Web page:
“Jonah on the Beach at Nineveh” (detail), by Daniel A. Lewis
How would you respond if God asked you to do something impossible? Running away might not be the wisest course of action, but the instinct might be understandable.
“Arise,” the Lord commanded Jonah, “go to Nineveh, that great city, and cry against it; for their wickedness is come up before me” (Jonah 1:2). Jonah responded by boarding a ship bound for Tarshish—the opposite direction. Through a series of miraculous events, God brought Jonah back, and he did preach in Ninevah. In the process, he learned that a task which seems terrifyingly insurmountable may not be. We have to be willing to trust God.
Two Book of Mormon prophets were given similarly challenging assignments. An angel commanded Alma to preach again in Ammonihah immediately after he was kicked out of that city. (See Alma 8:16.) And the Lord told Samuel the Lamanite to return to Zarahemla after being rejected there. (See Helaman 13:3.) Both of them encountered the severe opposition they knew they would face, but both were able to reach some people who needed to hear their message.
It’s easy to think of reasons we will fail. Jonah, Alma, and Samuel all had plenty of evidence that their messages would not be well-received. But there are times when we need to overcome our fears and push ahead in spite of headwinds. Here is a blog post on that topic:
“As a Lion”
The prophet Micah was a contemporary of Isaiah, and like Isaiah, he prophesied that God’s covenant people would eventually prevail. When Jesus Christ visited the Nephites and the Lamanites on the American continent, He quoted several passages from Micah alongside passages from Isaiah to emphasize this point: “Ye shall be in the midst of them who shall be many; and ye shall be among them as a lion among the beasts of the forest, and as a young lion among the flocks of sheep, who, if he goeth through both treadeth down and teareth in pieces, and none can deliver” (3 Nephi 20:16, see Micah 5:8). And “I will make thy horn iron, and I will make thy hoofs brass” (3 Nephi 20:19, see Micah 4:13).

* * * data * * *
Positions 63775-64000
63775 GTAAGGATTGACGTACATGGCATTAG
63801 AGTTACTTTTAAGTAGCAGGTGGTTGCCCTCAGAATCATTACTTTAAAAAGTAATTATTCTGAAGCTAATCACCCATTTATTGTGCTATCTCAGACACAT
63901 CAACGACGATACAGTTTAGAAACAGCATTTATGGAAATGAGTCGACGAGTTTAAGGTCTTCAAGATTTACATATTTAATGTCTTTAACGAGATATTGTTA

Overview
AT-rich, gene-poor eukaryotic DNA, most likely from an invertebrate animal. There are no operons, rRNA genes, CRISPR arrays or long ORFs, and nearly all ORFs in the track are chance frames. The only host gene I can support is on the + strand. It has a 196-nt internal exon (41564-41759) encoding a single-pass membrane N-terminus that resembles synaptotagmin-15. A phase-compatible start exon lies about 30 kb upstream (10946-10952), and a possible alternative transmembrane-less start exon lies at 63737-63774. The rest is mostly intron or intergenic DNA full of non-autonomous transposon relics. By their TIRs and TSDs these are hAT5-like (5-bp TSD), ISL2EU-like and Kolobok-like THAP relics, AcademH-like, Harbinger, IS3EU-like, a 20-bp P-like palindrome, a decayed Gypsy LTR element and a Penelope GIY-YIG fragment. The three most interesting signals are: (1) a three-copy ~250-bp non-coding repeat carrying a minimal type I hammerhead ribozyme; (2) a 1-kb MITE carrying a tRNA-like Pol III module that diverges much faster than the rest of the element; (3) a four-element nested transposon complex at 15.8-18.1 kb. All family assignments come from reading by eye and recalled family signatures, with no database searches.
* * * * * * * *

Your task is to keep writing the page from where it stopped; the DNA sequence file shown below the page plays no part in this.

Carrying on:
Disciples of Jesus Christ may be relatively few, but because they are “armed with righteousness and with the power of God in great glory” (1 Nephi 14:14), they need not be afraid of being outnumbered. Here is a blog post about that concept:
Micah also emphasized that people and places can be more important than they seem. The small village of Bethlehem was the birthplace of King David and would one day be the birthplace of an even more important king. When wise men later arrived in Jerusalem seeking a newborn king, the chief priests advised Herod that the Messiah would be born in Bethlehem, based on the following prophecy from Micah (see Matthew 2:1-6.):
But thou, Beth-lehem Ephratah, though thou be little among the thousands of Judah, yet out of thee shall he come forth unto me that is to be ruler in Israel; whose goings forth have been from of old, from everlasting.Micah 5:2
Here is a post about the significance of Bethlehem as the birthplace of the Savior:
“He Delighteth in Mercy”
Micah explained that we do not earn salvation. “Will the Lord be pleased with thousands of rams, or with ten thousands of rivers of oil?” (Micah 6:7). Elder Dale G. Renlund explained, “The answer is no. Good deeds are not sufficient. Salvation is not earned. Not even the vast sacrifices Micah knew were impossible can redeem the smallest sin” (“Do Justly, Love Mercy, and Walk Humbly with God,” General Conference, October 2020).
Instead, God asked something less quantifiable but much more important: “What doth the Lord require of thee, but to do justly, and to love mercy, and to walk humbly with thy God?” (Micah 6:8).
Micah later testified that God “delighteth in mercy,” and that He will “cast all [our] sins into the depths of the sea” (Micah 7:18-19). Elder Renlund testified, “God delights in mercy and does not begrudge its use…. To love mercy as God does is inseparably connected to dealing justly with others and not mistreating them” (“Do Justly, Love Mercy, and Walk Humbly with God,” General Conference, October 2020).
Here is a blog post on that topic:
Wonderful post, loved it..
Thanks! I’m glad you enjoyed the post!